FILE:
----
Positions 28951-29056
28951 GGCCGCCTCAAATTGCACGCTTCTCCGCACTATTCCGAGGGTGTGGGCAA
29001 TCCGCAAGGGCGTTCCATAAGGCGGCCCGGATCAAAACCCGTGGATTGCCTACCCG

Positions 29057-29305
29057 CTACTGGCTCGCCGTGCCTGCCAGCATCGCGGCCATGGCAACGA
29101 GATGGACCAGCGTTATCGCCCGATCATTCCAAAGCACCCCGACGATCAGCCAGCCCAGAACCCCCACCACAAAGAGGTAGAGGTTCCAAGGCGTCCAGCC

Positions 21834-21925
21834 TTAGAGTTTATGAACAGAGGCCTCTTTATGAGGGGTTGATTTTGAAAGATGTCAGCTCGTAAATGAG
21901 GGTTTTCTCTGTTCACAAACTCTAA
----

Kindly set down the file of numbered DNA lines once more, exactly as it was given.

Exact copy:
Positions 28951-29056
28951 GGCCGCCTCAAATTGCACGCTTCTCCGCACTATTCCGAGGGTGTGGGCAA
29001 TCCGCAAGGGCGTTCCATAAGGCGGCCCGGATCAAAACCCGTGGATTGCCTACCCG

Positions 29057-29305
29057 CTACTGGCTCGCCGTGCCTGCCAGCATCGCGGCCATGGCAACGA
29101 GATGGACCAGCGTTATCGCCCGATCATTCCAAAGCACCCCGACGATCAGCCAGCCCAGAACCCCCACCACAAAGAGGTAGAGGTTCCAAGGCGTCCAGCC

Positions 21834-21925
21834 TTAGAGTTTATGAACAGAGGCCTCTTTATGAGGGGTTGATTTTGAAAGATGTCAGCTCGTAAATGAG
21901 GGTTTTCTCTGTTCACAAACTCTAA